1 red onion, chopped

1/3 cup Kalamata olives, pitted and chopped

1 clove of garlic, minced

2 tablespoons of tomato puree

1 teaspoon of sugar

¼ cup raisins

2 boiled eggs, chopped



Olive oil

For the corn mixture:

1 tablespoon of vegetable oil

1 white onion, chopped

4 fresh corns on the cob

250ml cream

10 tablespoons of corn meal

1 tablespoon of sriracha sauce

40gr grated Parmesan

1 egg



Preheat the oven to 180C/350F.

Pour 1 tablespoon of olive oil into a cast iron skillet, over medium-high heat. Once the skillet is hot, sear the meat. Then add the onions, tomato puree and cook for 2 minutes. Then add the minced garlic, raisins, olives, sugar, boiled eggs, salt and pepper. Stir until everything is mixed. Then turn off the heat and set aside.

Remove the corn kernels from the cob. Place the kernels in a blender along with the cream and corn meal.  Blend it until everything is combined.

In a large pan, add 1 tablespoon of vegetable oil. Over medium heat, cook the white onion until translucent. Add the corn mixture, sriracha and salt. Cook for about 4 minutes, stirring constantly with a wooden spoon. You want it to thicken and to dry a bit. After the 4 minutes are done, turn off the heat. Off the heat, add the egg and parmesan. Stir until everything is combined.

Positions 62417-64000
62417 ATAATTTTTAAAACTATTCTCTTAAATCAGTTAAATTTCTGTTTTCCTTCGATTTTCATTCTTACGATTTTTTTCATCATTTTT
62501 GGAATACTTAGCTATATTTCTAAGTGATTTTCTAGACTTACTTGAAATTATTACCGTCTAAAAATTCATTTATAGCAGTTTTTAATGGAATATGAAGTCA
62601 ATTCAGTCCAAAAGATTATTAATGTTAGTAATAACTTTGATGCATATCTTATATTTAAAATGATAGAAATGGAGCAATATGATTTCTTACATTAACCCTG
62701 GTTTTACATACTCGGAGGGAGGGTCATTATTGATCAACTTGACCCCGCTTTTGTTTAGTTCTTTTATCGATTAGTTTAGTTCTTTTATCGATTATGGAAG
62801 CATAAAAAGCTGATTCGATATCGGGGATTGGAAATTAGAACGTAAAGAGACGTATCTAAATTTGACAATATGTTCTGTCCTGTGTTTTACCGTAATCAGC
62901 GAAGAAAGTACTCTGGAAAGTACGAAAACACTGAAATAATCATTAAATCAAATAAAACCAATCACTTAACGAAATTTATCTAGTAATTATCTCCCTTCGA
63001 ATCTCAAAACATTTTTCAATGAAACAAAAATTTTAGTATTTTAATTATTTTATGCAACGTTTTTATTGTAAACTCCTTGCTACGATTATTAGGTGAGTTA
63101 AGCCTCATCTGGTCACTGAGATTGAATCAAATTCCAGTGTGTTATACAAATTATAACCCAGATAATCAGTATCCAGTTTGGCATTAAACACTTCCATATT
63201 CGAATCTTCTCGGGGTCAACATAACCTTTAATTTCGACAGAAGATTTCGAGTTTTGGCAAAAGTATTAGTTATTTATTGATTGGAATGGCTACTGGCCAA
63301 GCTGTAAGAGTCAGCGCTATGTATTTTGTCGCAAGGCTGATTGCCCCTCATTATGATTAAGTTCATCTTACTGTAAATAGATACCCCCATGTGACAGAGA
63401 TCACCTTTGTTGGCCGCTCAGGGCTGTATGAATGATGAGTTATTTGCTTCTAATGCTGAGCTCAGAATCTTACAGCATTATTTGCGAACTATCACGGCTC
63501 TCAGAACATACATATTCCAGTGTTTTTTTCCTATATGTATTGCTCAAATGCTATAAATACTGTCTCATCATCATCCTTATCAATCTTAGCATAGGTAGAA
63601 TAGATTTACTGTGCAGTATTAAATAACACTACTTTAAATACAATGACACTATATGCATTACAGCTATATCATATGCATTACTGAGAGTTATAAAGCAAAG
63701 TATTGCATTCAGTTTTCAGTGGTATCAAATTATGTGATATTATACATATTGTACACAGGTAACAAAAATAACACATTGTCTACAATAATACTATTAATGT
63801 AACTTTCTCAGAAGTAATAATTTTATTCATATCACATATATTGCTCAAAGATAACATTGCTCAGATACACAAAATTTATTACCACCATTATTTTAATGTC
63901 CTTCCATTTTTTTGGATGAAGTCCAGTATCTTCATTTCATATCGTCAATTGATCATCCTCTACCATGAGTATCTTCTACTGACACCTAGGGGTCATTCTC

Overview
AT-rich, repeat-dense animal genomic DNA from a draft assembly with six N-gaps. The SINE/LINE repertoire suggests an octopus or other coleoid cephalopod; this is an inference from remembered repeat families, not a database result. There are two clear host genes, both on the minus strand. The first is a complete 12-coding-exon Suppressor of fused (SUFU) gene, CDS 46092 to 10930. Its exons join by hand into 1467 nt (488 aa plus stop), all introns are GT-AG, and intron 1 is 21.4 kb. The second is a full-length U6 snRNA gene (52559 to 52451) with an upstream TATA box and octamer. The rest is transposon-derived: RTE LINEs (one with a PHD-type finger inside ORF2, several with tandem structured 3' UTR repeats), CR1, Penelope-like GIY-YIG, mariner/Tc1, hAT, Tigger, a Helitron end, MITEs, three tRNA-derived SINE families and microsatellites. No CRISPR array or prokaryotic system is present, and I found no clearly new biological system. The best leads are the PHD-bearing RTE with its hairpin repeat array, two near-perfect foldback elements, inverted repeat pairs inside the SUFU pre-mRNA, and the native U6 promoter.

Pour the corn mixture over the meat in the skillet. Make sure to spread it out so it covers the whole surface of the skillet. Bake for 40 minutes. Serve warm.

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Causa with Spicy tuna


This is a very popular Peruvian dish. My mom taught me how to make it as a little kid. I would make it so often, even when no one else felt like it in the house. I would just make a small portion for myself whenever I craved it.

It is usually served with 2 layers of potato dough with filling in the middle.  You can make the filling with many different ingredients.  At home it is usually served filled with chicken or tuna salad. In restaurants, you usually find options with tuna, shrimp, crab or octopus.

In Peru, there are a lot Japanese immigrants which led to Nikkei cuisine (Peruvian-Japanese fusion). This dish is an example of that.